A memorable evening at the sultan’s palace
The Tidore Festival turned out to be an annual celebration of the sultanate’s anniversary, featuring a week-long program celebrating local culture through traditional rituals and events. For the most impressive ritual of them all, my host family and I headed to the sultan’s palace or kraton. As we entered the palace, a circle of men was forming in the main area. Soon, the men started to sing synchronized, rhythmic chants that filled the air. As in trance, one man after the other got up and made his way to the middle of the circle. The men in the center – two at a time – repeatedly stabbed themselves in the chest with large knives. I held my breath, but to my surprise and relief the knives hardly drew any blood. A participant afterwards told me that the small wounds only itched and would be healed the next day. Until today, I have no explanation for it, other than that I had an up-close encounter with something supernatural.
Thousands of candles and crazy bamboo
The peak event of the festival was preceded by an atmospheric evening program. While walking to the event location, we passed streets lined with burning candles. At a square, people gathered around a huge bamboo construction with hundreds of candles, which were being lighted by men with long bamboo poles. By the candlelight, young men engaged in traditional games, such as bambu gila or ‘crazy bamboo’, in which two groups of men try to keep hold of a bamboo stick, while a spirit is supposedly moving it left and right. It was a magical evening, and while mister Ipin drove us home on his motorbike, with little Ira falling asleep on my lap, I felt grateful to be part of this world so different from mine for a little while.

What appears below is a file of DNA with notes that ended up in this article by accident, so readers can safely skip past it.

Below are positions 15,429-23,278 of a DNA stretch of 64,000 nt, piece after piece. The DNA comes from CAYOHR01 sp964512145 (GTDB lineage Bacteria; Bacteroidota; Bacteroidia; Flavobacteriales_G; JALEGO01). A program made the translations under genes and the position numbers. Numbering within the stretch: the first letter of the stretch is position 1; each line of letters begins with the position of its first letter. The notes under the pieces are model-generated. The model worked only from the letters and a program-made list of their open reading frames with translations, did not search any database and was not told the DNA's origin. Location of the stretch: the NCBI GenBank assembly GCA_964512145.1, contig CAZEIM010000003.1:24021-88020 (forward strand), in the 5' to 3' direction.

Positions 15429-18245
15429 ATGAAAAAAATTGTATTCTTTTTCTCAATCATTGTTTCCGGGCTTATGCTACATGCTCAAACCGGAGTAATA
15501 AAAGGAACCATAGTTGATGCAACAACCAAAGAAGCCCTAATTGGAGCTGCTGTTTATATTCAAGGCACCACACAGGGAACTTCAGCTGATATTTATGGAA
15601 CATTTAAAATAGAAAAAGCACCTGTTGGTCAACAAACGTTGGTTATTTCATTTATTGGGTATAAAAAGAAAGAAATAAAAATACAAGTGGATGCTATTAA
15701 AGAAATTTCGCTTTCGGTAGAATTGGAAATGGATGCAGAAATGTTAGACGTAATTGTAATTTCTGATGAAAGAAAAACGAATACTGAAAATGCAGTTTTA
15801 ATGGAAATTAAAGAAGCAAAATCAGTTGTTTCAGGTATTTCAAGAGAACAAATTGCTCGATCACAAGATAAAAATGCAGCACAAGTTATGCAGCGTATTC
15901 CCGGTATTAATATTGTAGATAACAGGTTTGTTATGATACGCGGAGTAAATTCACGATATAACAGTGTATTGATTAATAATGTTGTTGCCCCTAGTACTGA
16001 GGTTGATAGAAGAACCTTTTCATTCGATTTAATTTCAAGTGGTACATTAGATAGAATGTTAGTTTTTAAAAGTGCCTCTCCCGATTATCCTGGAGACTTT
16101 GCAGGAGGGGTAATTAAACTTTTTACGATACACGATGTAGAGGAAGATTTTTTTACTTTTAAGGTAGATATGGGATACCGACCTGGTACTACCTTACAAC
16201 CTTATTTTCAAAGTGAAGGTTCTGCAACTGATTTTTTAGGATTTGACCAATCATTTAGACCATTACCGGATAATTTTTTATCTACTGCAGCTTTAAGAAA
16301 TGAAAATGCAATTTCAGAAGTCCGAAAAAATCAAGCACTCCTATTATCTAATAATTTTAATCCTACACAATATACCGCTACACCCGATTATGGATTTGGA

Early morning parades and traditional dances
The next morning, the whole island woke up early for the traditional parade to the sultan’s palace. From every corner of the island, groups of people dressed in traditional attire started before sunrise on a long walk to the kraton. In every village the parade passed, new people joined, so that the line of people grew bigger and bigger. I too joined the swelling numbers and let myself take along the stream of chattering, drumming, and singing people and waving flags. At a crossroads near the palace, parades coming from all four directions met, and the large crowd entered the palace. After flag carriers ritually brought in the flags, an elaborate show featuring local dance and music took place, and the sultan – who was unfortunately sick – even made a quick appearance.
What traveling is all about
I returned to Manado feeling overwhelmed and extremely touched by the hospitality and kindness I had encountered in Tidore. While making my way back to the harbor, I teared up just a little, and realized that encounters like this are the reason I love to travel and will always continue to do so. With the guidance of mister Ipin, one week in Tidore had taught me more about local culture than I would have learned traveling on my own in a year. I got to know a world guided by traditions and rituals, where the supernatural is real, and the mystical and the ordinary mingle. I also got to know people who opened their homes and their hearts to me, and experienced a connection that bridged all the gaps between us. To me, this is exactly what traveling is all about.